Sunday, August 19, 2018
Pentecost 15

Prayer before Dawn

My soul waits for the Lord more than those who watch for the morning.

I have a love-hate relationship with mornings. As a self-employed author, I have great flexibility regarding when and where I work. But the Holy Spirit and my own creative whit have their own plans. I have discovered that early morning hours are golden. But rarer than diamonds are the times when the cat, dog, or my bladder wakes me while it is still night, and instead of cursing these intrusions, I grab coffee and write like one possessed. In Psalm 130 we read, “My soul waits for the Lord more than those who watch for the morning.” Something has awoken the psalmist to an hour when all he or she can do is pray.

Sunday, August 12, 2018
Pentecost 12

Unity, All the way to Jail

We must no longer be children, tossed to and fro and blown about by every wind of doctrine, by people's trickery, by their craftiness...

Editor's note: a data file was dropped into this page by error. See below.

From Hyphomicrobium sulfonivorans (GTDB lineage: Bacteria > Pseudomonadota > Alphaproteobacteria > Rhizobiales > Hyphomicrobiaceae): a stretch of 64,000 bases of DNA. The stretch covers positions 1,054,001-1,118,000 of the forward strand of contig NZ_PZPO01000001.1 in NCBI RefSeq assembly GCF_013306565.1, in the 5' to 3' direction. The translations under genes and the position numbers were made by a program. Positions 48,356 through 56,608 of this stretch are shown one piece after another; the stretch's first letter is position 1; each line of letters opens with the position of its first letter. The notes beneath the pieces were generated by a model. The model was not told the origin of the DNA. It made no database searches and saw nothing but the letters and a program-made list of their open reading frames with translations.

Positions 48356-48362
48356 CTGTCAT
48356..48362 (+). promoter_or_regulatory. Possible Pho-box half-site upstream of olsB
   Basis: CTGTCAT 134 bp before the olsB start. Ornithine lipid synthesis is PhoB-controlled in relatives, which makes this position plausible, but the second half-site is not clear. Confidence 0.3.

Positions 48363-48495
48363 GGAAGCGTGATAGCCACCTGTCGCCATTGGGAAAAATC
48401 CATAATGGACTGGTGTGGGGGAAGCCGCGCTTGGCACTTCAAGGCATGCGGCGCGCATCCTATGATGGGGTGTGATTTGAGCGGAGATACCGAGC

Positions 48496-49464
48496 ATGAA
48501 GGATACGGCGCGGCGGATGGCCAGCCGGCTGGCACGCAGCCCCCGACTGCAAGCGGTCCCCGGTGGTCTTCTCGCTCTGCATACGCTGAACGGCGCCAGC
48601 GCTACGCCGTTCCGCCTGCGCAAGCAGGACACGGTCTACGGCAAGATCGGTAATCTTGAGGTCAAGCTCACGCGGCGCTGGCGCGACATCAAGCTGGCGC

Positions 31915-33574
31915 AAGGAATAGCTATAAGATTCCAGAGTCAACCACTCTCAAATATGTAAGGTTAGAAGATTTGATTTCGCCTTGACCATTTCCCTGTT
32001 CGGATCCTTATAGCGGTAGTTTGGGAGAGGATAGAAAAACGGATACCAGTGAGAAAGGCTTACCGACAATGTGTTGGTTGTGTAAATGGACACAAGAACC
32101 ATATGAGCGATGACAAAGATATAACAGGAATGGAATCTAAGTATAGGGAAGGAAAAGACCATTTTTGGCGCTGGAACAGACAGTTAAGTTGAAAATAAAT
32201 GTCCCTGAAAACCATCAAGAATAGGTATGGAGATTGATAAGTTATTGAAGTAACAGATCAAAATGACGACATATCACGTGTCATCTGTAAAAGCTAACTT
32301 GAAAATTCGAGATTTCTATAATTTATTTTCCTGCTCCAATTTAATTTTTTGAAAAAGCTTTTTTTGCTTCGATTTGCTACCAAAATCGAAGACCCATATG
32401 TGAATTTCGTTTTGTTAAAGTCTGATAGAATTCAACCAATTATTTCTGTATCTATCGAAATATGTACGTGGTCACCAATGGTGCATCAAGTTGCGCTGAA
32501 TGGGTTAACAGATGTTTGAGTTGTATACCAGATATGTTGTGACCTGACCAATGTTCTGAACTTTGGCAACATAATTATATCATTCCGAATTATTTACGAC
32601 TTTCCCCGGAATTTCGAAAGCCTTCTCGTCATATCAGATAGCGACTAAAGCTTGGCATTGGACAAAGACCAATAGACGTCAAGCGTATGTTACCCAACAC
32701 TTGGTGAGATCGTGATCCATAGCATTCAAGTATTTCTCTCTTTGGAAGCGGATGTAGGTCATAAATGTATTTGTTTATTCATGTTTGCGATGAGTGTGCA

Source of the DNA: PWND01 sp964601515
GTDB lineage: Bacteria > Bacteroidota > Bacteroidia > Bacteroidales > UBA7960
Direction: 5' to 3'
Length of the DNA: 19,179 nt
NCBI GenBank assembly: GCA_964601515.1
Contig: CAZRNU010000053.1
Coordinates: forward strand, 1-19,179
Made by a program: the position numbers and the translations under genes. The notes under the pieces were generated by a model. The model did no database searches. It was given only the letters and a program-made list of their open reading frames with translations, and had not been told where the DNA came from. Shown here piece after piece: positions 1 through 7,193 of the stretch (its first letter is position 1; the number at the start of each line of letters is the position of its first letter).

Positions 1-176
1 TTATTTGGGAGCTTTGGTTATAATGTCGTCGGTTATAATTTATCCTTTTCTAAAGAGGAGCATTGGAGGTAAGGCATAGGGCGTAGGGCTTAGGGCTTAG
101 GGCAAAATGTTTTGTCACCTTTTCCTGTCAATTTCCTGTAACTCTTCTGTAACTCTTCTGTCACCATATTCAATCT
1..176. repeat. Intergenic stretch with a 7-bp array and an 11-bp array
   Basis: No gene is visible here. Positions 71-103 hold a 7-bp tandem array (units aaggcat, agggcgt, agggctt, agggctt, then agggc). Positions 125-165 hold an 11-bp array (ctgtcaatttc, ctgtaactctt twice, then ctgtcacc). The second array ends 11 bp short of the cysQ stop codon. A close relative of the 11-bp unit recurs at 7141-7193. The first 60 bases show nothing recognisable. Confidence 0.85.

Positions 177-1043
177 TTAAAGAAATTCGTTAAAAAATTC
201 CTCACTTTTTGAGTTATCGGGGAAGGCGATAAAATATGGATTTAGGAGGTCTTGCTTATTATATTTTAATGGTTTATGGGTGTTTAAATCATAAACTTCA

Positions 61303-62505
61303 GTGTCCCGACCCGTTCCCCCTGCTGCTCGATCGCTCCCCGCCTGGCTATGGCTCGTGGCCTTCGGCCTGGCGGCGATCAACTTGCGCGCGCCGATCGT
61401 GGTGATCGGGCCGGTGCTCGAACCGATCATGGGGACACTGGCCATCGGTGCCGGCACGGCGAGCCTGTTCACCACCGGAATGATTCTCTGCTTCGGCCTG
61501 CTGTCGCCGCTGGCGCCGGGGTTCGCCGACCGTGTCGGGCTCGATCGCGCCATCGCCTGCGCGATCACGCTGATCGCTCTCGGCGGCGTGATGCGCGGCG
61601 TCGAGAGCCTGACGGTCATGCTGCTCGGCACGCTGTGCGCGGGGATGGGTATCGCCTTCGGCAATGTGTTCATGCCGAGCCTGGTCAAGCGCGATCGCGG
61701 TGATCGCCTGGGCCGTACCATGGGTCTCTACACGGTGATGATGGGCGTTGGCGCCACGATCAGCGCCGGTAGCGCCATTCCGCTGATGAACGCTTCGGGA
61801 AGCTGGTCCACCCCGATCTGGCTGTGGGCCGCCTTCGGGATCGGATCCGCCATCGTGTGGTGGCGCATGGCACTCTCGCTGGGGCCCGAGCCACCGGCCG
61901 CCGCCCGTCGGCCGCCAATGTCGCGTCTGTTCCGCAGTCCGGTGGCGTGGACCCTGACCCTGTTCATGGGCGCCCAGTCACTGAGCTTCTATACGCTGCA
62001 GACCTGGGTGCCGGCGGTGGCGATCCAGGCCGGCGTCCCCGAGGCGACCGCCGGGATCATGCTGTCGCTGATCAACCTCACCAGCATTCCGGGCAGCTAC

It’s helpful to imagine Paul in a prison cell as he writes the book of Ephesians, particularly chapter 4. To be imprisoned is to be divided off from humanity. So, Paul speaks about unity and provides a vision of what brings us together. He says that God considers us all to be one and that when we accept the Christian faith we all have the same baptism, even though some are sprinkled as infants and others dunked under the cold, muddy, waters of the Penobscot River. We are one, in spite of whatever wind of doctrine fills our sails. We are one, no matter what work fills our days, or what economic fortunes have befallen us.

Sunday, August 5, 2018
Pentecost 13

Ruts & Spiritual Passion

One of the great bug-a-boos of life is our propensity for getting into a rut. As individuals we fall into comfortable habits and become attached to familiar rituals. It may be the routine of eating the same breakfast every day or preferring a particular style of clothing. Our ruts can also have a more sinister side, supporting our prejudices, restricting our generosity, stifling our creativity, derailing our spiritual experience, and instilling within us a reluctance to implement needed changes. Those recovering from dangerous dependencies, such as drug addiction, know how high these walls of routine can be. If we were wise, we would choose our ruts more carefully, for we travel in them a long time.